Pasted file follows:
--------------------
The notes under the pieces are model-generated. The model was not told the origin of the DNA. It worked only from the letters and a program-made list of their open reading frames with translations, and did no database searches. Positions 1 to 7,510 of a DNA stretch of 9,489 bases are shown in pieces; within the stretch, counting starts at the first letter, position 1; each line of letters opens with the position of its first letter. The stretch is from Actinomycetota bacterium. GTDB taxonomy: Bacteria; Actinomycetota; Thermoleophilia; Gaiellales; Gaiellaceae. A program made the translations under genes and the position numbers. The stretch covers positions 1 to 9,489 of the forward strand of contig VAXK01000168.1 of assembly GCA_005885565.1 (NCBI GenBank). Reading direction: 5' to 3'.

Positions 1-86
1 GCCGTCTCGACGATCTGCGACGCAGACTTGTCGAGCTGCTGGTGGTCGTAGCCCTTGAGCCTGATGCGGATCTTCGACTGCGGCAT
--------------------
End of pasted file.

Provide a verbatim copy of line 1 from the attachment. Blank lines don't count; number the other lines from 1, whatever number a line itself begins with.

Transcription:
The notes under the pieces are model-generated. The model was not told the origin of the DNA. It worked only from the letters and a program-made list of their open reading frames with translations, and did no database searches. Positions 1 to 7,510 of a DNA stretch of 9,489 bases are shown in pieces; within the stretch, counting starts at the first letter, position 1; each line of letters opens with the position of its first letter. The stretch is from Actinomycetota bacterium. GTDB taxonomy: Bacteria; Actinomycetota; Thermoleophilia; Gaiellales; Gaiellaceae. A program made the translations under genes and the position numbers. The stretch covers positions 1 to 9,489 of the forward strand of contig VAXK01000168.1 of assembly GCA_005885565.1 (NCBI GenBank). Reading direction: 5' to 3'.